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Splatoon 2 Splatfests return with a redo of the original Mayo vs. Ketchup battle

(Image credit: Nintendo)

Splatoon 2 (opens in new tab) is coming out of semi-retirement with a surprise Splatfest redux and a balance patch, just when you thought you'd inked your last piece of turf.

Nintendo revealed the "bonus one-off Splatfest" on its official Nintendo Versus Twitter account. Its theme is Mayo vs. Ketchup, and it's a redo of the first official Splatoon 2 Splatfest (though Cake vs. Ice Cream came first, it was for a demo rather than the full game). The surprise Splatfest will begin on Friday, May 22, and run for 24 hours.

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Mayo emerged victorious in the original August 2017 event according to the official tally, but fans have since found that Ketchup would have clinched the victory if worldwide category results were pooled - as they were for later international Splatfests - rather than being broken down by region. This new Splatfest will finally settle the score with a fresh tally.

Nintendo previously held that the Order vs. Chaos Splatfest held in July 2019 would be the Splatoon 2 battle to end all battles (opens in new tab), and no other Splatfests have occurred since Chaos won the three-day event. This surprise Splatfest reappearance proves that even more so than order and chaos, mayo and ketchup are universal constants in eternal opposition.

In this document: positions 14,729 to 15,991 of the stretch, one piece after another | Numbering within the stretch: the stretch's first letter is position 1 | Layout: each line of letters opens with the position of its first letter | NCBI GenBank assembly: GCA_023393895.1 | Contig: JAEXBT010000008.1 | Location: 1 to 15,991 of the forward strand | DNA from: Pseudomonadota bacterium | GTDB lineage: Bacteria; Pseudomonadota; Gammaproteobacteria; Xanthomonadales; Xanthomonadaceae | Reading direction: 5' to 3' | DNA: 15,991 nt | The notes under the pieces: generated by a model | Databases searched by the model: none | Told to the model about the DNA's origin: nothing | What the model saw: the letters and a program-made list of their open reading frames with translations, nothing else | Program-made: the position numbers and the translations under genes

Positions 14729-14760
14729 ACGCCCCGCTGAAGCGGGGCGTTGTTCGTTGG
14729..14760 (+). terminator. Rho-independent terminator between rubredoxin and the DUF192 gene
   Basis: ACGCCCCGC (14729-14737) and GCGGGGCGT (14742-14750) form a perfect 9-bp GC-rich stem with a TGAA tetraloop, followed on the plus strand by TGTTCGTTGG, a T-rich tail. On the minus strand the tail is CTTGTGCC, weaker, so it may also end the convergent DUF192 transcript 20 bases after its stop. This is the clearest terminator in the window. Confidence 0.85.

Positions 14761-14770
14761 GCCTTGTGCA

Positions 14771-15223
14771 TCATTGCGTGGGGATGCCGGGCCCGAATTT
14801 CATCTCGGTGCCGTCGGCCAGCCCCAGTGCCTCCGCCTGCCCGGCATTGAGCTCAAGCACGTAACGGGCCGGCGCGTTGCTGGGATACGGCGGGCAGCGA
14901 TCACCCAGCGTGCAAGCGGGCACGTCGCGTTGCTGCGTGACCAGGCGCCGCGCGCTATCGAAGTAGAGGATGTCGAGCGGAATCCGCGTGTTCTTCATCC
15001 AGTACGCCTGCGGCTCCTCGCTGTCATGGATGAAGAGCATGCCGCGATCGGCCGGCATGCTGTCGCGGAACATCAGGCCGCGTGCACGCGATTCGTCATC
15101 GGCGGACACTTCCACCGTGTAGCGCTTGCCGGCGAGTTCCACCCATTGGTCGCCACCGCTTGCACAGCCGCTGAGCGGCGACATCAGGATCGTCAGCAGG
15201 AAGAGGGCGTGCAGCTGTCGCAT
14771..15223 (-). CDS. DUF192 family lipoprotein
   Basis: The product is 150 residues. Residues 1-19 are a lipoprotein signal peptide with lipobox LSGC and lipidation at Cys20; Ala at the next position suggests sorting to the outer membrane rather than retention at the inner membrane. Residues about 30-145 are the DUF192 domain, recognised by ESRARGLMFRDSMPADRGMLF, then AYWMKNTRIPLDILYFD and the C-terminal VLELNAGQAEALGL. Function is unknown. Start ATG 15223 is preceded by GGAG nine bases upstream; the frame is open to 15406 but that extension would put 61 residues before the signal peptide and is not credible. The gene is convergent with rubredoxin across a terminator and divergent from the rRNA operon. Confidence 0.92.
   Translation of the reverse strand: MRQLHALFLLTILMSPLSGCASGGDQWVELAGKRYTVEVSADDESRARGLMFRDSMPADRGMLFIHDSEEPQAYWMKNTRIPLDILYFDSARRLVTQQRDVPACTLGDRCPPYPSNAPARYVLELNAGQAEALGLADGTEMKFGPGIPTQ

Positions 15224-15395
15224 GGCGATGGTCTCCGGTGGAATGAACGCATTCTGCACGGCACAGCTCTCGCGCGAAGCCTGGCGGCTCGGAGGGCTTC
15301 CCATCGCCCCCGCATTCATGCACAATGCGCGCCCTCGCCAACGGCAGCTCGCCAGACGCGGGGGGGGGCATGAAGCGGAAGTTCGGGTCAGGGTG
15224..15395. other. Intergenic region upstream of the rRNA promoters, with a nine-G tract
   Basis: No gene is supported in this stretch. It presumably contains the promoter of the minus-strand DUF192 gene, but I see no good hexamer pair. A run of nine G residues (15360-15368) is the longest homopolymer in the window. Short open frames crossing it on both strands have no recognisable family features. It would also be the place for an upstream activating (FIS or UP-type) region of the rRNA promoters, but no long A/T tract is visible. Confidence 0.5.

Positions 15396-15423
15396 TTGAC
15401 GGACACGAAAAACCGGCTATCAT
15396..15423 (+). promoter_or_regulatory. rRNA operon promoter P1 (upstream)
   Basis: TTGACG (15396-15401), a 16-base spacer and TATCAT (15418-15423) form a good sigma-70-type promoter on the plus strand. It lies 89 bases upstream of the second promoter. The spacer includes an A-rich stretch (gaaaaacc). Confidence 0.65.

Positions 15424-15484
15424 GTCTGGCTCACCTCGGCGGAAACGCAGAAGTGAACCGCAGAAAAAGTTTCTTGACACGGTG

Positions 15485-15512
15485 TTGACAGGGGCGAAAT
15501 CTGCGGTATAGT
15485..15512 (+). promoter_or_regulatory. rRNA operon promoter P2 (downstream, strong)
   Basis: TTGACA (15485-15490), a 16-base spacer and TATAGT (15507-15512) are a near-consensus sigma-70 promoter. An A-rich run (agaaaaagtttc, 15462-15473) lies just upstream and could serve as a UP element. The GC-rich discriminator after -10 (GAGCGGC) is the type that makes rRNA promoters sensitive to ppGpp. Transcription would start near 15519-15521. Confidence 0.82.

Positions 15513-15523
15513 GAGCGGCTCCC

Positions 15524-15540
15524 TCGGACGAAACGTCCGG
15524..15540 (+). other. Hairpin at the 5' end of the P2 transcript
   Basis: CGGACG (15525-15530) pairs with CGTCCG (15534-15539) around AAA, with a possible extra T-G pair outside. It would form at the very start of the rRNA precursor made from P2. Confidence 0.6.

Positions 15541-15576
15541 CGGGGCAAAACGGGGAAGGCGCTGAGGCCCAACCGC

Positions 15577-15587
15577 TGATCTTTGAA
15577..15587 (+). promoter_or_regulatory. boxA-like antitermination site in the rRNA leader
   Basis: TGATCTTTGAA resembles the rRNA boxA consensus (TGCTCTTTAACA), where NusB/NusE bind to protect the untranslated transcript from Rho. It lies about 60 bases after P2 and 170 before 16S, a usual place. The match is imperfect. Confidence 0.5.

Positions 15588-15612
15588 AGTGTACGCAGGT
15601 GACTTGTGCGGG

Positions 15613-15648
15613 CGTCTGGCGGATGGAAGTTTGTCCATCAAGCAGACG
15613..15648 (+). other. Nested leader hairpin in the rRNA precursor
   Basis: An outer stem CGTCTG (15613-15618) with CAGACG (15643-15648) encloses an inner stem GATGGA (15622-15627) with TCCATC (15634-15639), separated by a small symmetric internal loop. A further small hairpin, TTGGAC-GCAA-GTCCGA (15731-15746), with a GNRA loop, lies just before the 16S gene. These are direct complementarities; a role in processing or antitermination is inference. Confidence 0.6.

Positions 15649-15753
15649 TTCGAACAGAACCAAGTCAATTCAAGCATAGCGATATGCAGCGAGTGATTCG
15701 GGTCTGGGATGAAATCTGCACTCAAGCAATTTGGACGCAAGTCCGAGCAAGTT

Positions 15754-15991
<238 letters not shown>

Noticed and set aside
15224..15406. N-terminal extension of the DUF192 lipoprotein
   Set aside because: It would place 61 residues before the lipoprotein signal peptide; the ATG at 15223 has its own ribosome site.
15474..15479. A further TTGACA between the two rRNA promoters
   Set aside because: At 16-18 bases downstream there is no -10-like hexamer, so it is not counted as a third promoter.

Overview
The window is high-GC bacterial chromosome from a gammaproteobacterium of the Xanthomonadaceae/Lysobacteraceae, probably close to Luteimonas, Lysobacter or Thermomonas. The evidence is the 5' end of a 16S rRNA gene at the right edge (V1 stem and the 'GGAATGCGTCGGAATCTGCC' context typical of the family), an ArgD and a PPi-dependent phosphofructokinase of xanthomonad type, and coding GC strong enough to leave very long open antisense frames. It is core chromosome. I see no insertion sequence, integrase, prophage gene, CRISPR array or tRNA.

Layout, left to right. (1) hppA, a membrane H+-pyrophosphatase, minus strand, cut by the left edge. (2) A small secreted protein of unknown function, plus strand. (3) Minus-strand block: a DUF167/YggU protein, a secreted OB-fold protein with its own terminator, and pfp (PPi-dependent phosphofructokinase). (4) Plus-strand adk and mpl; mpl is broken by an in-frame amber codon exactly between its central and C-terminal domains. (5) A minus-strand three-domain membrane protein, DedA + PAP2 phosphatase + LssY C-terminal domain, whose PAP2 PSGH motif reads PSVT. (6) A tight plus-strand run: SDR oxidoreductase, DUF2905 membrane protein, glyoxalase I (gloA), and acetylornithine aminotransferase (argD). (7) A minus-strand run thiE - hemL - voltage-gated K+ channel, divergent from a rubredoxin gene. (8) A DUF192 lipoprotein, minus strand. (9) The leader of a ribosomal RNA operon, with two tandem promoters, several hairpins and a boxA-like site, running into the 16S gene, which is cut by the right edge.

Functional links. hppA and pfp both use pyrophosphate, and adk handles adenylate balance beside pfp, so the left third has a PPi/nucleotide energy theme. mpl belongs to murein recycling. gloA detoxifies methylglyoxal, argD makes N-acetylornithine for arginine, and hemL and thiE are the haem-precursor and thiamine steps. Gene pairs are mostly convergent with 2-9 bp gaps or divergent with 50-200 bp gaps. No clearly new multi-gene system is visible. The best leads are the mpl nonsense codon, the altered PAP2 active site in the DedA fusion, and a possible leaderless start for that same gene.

The balance patch (opens in new tab), which first started rolling out last week, mostly consists of nerfs for weapons and abilities that Nintendo found were overperforming in high-ranked play. The game will also force players who frequently disconnect to wait longer to find their next match, with an increasing penalty for more disconnects.

The Ninjala beta (opens in new tab) coming next week is getting me excited to dip back into that candy-coated competition vibe on Switch, so this Splatfest redux could hardly have come at a better time.

See what else you have to look forward to with our guide to upcoming Switch games (opens in new tab). 

Connor Sheridan
Connor Sheridan

I got a BA in journalism from Central Michigan University - though the best education I received there was from CM Life, its student-run newspaper. Long before that, I started pursuing my degree in video games by bugging my older brother to let me play Zelda on the Super Nintendo. I've previously been a news intern for GameSpot, a news writer for CVG, and now I'm a staff writer here at GamesRadar.